Making CSR “Strategic Reviews” Strategic


Value sharing: The power of linking with more than one

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In conversations with communications and CSR leaders at the UN Global Compact and Sustainable Brands conferences, an unusually high number of executives said they are doing a strategic review of their CSR commitments and strategies. As an advocate for significant changes in these strategies (and for changes in the overall communications and marketing investments that companies are making,) I see the scaling of innovative social enterprises as a means to increase focus, impact and measurable solutions to world problems.

Given the number of companies doing these strategic reviews however, it is also important to identify the best reasons for such a review and to pose this simple question: Is our review being done for the right reasons? In the current economic climate, a review driven by economic conservatism will not be strategic almost by definition.

Below are three key questions that focus the thinking on strategic issues. Incorporating the answers to these questions will provide the basis for a truly strategic review.

1. Can we identify and focus on a cause or problem whose solution creates shared value?

As you answer this question please consider the following quote:

“No business can solve all of society’s problems or bear the cost of doing so. Instead, each company must select issues that intersect with its particular business. Other social agendas are best left to those companies in other industries, NGOs, or government institutions that are better positioned to address them. The essential test that should guide CSR is not whether a cause is worthy but whether it presents an opportunity to create shared value–that is, a meaningful benefit for society that is also valuable to the business.”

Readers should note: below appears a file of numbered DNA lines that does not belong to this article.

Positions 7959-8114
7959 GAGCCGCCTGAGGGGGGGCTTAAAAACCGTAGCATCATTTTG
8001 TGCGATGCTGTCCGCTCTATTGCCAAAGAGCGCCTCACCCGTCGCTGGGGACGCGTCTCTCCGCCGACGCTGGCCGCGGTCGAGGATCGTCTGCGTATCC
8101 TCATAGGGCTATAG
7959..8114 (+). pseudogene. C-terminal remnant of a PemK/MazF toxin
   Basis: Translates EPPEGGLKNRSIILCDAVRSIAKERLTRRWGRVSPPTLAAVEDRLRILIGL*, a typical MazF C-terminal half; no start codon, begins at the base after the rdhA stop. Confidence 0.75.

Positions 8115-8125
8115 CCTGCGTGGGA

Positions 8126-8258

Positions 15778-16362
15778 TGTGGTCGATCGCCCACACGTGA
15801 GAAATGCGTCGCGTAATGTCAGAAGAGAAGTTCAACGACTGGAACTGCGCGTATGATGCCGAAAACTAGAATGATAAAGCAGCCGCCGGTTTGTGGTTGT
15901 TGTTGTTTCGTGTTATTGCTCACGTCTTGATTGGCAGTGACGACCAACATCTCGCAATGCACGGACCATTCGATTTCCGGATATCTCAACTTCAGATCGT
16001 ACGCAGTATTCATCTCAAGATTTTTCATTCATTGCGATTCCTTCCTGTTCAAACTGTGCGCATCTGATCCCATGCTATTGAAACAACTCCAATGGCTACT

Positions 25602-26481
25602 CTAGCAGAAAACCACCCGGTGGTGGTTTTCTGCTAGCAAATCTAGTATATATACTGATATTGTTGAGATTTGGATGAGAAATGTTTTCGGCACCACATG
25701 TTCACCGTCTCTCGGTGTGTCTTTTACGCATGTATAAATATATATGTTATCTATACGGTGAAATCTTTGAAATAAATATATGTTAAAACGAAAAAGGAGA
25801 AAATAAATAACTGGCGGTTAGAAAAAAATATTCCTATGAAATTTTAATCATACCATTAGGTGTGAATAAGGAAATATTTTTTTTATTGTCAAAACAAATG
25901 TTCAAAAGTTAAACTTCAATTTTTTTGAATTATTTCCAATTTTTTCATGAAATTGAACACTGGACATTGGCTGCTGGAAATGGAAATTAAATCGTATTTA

Strategy and Society: The Link Between Competitive Advantage and Corporate Social Responsibility, Harvard Business Review, by Michael E. Porter and Mark R. Kramer.

2. What are the primary ways that we measure our CSR activities? Do these measures track the most significant impacts our business creates and the outcomes that our activities are designed to accomplish?

As you answer this question please consider this fact: At Sustainable Brands 2010, Jason Saul of Mission Measurement stated that the CSR practice of reporting on the checks written and the volunteer hours logged will not be an adequate measure going forward. The stakes are increasing every day. Ben Packard of Starbucks stated very openly that Starbucks knows they have not made enough progress in addressing the most significant impact they create as a business—the cup.

3. Is our wisdom, work and investment focused on attracting participants across the value chain—the behavior of all players must change to achieve real results—and from multiple innovation sources to encourage not just our own corporate progress but also the progress of as many other companies as we can reach?

Increasingly the ability to create value depends on market mechanisms that attract multiple value chain and investment participants. The innovation to attract the participants will often come from outside the companies championing the changes. ReachScale’s focus on scaling social enterprises and Nike’s GreenXchange are two examples, and there will be more. Finding and cultivating these innovations often depends on a problem solving commitment that goes beyond simply serving just one company’s goals. The commitment must flow from an understanding that the problem goes beyond what any single company can do; the real work is assembling an ecosystem to solve a problem which requires a committed company’s best and brightest wisdom and work.

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